Improving College Graduation Rates
Improving College Graduation Rates…I applaud the Obama administration and its efforts to improve graduation rates within the nation’s schools. Like many other plans that come out of Washington D.C., it isn’t the right program for local schools or individual students. What is needed are not new Federal mandates, but local engagement and a recognition that learning and intellectual capital is a national asset, but one that ascends from those local roots.
Here is my counter list to the administration’s list (which can be found here: http://www.americaspromise.org)
How to improve college graduation rates
Create programs that fund qualified local experts to teach in schools. In this time of high unemployment, this should be a place where we put brains back to work, not just bodies. Coaching on academics through adult models can demonstrate value over time to students often challenged by a lack of context in their learning. Let’s build the intellectual infrastructure for tomorrow, not just the physical infrastructure.
Engage legislative representatives in a dialog about a more distributed education system, and more freedom for schools to break out of old molds, be it the curriculum or the way they see their buildings, the school day, etc. Further, we need to design the education experience to engage students. We have lost the hearts and minds of the core audience for education, for the student as the customer.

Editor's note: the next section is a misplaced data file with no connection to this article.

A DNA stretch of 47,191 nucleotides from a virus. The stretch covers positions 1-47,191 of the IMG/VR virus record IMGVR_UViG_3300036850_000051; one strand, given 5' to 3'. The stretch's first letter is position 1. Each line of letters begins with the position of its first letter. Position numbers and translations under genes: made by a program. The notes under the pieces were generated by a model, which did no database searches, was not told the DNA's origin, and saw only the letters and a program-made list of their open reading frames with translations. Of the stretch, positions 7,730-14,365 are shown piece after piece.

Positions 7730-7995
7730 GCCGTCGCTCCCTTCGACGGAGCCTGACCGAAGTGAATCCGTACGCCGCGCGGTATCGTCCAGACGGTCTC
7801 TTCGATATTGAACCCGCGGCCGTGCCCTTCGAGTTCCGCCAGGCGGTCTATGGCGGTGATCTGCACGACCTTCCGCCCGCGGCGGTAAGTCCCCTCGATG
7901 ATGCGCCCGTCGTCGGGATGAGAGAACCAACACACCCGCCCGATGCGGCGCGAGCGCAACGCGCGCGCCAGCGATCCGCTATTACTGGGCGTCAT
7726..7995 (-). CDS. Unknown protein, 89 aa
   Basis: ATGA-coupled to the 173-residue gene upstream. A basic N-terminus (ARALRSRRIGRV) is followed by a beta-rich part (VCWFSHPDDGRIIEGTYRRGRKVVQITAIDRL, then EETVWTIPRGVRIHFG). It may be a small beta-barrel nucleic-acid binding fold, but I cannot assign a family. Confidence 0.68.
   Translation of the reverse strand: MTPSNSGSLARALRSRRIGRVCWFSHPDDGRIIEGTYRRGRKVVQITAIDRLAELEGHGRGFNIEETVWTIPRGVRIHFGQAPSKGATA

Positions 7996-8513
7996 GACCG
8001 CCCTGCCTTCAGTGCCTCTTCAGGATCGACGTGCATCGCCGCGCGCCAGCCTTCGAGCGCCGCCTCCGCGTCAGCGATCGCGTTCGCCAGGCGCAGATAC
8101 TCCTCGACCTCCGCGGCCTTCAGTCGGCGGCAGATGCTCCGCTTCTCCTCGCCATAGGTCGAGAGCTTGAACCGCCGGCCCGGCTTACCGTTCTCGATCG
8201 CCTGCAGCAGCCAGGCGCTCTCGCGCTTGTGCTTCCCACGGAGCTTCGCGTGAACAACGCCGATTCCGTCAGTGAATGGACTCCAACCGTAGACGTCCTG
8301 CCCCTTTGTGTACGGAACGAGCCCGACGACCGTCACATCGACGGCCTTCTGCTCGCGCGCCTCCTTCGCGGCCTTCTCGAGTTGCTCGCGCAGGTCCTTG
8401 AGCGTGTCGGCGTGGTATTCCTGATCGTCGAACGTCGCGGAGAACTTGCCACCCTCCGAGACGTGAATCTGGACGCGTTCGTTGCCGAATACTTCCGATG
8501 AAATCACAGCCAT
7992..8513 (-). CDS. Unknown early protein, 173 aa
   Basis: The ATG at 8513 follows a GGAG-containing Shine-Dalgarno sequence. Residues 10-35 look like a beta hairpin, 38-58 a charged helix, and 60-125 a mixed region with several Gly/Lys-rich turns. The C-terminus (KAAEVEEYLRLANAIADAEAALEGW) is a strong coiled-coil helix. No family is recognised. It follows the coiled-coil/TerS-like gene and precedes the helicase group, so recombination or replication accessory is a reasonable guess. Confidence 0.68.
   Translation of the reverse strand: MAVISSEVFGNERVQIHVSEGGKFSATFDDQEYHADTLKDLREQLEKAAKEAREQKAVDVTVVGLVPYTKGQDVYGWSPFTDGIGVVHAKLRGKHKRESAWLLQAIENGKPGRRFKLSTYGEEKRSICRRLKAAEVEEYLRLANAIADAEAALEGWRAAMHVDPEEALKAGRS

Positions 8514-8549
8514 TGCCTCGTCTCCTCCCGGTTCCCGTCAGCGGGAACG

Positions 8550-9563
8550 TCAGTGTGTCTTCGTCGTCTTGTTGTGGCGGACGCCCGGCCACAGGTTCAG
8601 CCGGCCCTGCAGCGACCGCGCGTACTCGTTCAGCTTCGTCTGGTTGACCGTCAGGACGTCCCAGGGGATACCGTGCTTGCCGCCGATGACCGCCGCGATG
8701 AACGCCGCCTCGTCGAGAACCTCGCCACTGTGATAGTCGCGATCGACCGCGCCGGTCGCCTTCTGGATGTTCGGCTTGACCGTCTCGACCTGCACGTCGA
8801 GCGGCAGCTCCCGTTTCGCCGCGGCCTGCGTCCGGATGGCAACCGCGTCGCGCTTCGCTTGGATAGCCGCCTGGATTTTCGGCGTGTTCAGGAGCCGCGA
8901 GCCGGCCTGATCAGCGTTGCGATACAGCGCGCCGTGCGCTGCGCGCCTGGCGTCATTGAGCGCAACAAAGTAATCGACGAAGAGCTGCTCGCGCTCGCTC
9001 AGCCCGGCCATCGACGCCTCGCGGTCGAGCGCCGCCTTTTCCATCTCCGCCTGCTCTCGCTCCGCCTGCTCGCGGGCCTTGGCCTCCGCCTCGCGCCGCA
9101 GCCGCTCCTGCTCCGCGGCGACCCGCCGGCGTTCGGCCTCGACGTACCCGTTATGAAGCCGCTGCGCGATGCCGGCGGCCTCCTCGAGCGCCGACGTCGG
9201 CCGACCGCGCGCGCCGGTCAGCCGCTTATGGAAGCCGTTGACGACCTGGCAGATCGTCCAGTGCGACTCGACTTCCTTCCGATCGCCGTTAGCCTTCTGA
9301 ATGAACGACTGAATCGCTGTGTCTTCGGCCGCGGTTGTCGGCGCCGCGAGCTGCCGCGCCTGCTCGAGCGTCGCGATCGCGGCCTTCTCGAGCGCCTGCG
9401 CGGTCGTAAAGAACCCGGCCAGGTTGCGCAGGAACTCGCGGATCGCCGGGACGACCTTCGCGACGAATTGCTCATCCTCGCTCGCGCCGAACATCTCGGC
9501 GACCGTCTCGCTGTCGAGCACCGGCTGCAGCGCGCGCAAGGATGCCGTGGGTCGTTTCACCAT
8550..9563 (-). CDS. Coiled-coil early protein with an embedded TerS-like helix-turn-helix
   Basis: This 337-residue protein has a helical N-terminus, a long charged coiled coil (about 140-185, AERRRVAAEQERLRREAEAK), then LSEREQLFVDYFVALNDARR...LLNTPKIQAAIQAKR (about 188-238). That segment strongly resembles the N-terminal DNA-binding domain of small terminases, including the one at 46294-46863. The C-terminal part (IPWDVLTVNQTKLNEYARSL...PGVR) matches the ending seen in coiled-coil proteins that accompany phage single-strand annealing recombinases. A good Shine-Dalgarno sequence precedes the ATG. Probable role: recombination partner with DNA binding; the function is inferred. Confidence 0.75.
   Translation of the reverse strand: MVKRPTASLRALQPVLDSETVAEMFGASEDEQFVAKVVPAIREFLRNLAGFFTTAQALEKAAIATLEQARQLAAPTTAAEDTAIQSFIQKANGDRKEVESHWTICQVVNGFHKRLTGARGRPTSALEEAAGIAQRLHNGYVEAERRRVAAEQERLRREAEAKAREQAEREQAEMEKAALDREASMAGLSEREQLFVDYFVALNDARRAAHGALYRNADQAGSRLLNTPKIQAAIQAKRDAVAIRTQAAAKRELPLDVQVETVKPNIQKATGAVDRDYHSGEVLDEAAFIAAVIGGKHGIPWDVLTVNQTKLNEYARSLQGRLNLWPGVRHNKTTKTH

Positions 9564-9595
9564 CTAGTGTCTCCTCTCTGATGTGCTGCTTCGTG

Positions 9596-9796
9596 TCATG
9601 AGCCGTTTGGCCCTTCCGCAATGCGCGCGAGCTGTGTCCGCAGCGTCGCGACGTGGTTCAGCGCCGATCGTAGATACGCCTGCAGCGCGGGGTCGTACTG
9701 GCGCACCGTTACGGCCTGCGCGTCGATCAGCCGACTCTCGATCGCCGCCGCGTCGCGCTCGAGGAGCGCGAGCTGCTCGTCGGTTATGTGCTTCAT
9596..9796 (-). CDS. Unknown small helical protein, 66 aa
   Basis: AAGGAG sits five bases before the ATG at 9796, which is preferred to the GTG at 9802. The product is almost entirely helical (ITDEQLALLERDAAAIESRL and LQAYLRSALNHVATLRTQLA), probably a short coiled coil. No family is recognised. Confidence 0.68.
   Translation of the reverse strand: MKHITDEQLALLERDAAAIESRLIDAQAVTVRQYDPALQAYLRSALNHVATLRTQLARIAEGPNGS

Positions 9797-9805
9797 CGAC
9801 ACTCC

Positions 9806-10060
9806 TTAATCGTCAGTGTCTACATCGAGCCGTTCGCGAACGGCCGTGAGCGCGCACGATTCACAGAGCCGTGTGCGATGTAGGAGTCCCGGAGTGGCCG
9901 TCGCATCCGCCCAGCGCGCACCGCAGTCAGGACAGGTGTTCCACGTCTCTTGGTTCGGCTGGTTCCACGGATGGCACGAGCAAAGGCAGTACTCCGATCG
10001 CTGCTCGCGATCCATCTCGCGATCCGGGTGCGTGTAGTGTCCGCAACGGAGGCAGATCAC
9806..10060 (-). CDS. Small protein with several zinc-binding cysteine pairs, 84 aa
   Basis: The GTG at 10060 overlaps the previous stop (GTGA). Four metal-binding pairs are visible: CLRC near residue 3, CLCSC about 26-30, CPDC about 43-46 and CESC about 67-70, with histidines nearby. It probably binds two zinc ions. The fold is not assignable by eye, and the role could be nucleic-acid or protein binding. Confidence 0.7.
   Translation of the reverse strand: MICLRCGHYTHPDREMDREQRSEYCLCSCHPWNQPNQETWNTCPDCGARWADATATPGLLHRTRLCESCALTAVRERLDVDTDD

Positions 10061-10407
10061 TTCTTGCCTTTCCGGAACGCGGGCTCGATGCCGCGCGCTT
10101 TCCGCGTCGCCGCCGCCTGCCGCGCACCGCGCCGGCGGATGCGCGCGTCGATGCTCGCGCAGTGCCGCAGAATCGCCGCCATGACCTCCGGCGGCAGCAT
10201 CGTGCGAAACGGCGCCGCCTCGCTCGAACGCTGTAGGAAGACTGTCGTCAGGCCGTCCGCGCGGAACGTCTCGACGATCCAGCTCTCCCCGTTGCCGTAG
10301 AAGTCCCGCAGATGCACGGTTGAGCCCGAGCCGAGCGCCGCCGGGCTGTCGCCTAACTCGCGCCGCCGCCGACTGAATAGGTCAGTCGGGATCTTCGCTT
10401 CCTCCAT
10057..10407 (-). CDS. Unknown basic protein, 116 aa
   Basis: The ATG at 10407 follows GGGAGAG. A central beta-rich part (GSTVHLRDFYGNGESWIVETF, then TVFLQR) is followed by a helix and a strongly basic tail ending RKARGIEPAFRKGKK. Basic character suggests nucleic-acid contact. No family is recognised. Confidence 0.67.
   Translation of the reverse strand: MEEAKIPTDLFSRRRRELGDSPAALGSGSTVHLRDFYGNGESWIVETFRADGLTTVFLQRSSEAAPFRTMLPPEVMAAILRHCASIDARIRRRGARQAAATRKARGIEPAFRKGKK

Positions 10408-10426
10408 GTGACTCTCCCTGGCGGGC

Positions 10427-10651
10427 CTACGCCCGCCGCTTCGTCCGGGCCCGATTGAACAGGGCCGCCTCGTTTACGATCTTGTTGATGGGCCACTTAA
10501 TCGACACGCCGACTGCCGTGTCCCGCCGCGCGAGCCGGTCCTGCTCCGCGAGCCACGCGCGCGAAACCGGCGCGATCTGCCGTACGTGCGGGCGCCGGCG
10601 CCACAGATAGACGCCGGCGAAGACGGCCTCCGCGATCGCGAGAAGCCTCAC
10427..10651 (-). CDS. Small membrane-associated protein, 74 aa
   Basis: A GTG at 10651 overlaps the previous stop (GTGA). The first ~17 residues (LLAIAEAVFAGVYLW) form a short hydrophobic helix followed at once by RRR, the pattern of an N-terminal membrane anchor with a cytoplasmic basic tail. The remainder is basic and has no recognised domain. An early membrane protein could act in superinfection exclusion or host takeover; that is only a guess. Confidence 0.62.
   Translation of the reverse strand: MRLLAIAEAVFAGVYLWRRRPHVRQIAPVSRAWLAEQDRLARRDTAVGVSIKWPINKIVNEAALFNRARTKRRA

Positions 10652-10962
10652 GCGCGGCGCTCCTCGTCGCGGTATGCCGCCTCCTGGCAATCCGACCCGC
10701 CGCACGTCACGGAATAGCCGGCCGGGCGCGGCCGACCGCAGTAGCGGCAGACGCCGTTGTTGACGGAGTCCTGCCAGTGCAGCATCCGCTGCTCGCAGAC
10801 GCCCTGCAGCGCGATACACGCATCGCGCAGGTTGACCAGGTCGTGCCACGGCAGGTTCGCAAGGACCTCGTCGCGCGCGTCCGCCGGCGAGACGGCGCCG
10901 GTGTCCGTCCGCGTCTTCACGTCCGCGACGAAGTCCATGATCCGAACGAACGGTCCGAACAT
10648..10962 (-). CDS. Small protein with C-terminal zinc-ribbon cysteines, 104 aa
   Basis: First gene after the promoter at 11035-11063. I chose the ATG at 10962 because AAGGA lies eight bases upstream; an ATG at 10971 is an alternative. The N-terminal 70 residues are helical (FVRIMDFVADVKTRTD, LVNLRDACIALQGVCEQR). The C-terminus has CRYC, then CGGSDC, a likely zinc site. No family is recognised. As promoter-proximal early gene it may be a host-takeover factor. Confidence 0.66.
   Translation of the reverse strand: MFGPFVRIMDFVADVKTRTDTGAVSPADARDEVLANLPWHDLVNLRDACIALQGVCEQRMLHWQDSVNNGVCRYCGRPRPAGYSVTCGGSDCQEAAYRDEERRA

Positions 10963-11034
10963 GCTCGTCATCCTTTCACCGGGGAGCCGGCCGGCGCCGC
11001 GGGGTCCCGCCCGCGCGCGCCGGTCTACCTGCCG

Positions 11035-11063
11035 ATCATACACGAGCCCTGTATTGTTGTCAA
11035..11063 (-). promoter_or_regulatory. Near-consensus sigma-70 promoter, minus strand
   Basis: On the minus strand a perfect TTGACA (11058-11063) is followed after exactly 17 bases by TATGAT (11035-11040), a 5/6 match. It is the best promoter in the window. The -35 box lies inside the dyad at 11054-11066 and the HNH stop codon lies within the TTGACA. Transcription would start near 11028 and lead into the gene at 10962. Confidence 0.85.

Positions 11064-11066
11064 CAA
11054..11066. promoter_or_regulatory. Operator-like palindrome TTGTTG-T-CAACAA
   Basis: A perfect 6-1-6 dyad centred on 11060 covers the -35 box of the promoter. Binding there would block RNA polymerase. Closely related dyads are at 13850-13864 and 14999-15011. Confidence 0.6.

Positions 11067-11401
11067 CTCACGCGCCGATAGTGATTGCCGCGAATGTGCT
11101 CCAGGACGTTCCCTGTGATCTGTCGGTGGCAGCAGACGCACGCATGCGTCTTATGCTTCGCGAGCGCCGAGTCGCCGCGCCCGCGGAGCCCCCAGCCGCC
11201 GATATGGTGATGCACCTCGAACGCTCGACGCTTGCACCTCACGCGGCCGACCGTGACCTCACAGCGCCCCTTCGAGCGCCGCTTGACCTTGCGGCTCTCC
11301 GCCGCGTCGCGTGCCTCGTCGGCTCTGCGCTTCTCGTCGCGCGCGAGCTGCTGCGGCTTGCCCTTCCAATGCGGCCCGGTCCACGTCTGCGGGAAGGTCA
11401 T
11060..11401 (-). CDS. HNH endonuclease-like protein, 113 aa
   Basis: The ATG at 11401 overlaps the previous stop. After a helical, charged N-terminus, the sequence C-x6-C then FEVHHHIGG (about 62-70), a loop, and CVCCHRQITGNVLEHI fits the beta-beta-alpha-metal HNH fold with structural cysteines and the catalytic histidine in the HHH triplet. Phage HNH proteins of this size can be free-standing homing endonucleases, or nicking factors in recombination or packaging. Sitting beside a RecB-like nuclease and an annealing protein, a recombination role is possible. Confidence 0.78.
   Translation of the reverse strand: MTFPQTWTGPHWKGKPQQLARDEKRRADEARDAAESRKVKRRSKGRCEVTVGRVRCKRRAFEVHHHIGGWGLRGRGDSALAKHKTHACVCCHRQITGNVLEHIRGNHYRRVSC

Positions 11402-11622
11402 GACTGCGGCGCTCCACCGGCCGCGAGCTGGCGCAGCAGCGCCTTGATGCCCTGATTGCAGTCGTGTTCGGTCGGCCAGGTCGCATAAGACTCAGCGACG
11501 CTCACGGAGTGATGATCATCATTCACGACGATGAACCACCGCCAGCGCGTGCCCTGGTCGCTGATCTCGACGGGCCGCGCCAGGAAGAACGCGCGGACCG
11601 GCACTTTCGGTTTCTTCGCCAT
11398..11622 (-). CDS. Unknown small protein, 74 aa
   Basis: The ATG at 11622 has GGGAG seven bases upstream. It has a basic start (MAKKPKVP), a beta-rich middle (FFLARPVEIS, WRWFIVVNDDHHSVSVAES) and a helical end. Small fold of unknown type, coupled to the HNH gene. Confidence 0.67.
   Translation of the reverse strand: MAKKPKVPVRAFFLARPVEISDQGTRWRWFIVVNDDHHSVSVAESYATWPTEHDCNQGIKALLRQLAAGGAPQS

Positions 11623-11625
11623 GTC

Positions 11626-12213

I use those terms purposefully to disrupt the dogma of learning. We need to consider how education competes in this society, against the other choices students can make. Making education the winning experience that engages students is the strategic answer we need to seek, not the treatment of symptoms of disengagement in isolation.
Define the economics of education. We face a huge challenge because we have few markers that describe the value education provides. Most indicators focus on college-level education and wealth creation, but those analyses do not inform lower-level levers that would improve the inputs to college achievement. We need an economic framework that allows local districts, individual schools, and individual educators to make informed decisions in real-time based on evidence that their choices will improve learning outcomes. Pedagogy is insufficient in a capitalistic society as an argument for the rightness of approach.
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